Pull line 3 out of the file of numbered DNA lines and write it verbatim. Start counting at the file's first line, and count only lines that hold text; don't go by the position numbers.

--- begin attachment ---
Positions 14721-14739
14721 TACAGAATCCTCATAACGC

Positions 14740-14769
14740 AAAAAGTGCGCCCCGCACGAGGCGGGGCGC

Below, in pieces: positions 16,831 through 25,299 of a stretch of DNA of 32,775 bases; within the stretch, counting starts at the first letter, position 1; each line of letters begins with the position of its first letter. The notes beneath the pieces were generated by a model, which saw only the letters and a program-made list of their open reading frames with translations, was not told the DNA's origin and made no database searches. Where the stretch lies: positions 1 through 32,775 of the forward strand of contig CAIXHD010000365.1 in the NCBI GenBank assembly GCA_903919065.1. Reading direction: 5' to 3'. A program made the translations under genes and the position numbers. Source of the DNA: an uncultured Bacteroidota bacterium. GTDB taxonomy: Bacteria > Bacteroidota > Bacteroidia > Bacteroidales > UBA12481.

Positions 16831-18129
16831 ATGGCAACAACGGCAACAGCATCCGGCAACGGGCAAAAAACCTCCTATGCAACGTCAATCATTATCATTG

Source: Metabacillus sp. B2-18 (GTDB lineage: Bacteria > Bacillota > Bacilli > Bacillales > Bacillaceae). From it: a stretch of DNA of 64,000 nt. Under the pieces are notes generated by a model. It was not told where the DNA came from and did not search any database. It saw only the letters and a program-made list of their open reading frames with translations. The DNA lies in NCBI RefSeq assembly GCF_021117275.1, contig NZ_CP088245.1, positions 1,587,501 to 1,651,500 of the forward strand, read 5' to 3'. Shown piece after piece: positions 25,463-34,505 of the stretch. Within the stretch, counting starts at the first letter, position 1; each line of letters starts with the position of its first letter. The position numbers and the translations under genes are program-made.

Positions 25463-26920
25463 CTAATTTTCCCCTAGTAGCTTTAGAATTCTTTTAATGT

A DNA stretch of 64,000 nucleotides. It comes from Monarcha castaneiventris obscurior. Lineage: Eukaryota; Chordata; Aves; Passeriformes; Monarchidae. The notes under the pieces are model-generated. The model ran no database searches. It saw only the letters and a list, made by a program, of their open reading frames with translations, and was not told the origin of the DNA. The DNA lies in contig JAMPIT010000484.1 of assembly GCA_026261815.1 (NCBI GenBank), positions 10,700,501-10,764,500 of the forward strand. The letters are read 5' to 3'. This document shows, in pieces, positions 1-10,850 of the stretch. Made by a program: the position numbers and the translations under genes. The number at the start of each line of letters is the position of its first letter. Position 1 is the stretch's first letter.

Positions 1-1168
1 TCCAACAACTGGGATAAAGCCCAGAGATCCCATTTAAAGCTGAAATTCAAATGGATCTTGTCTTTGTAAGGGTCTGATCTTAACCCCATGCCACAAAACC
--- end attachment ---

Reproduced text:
Positions 14740-14769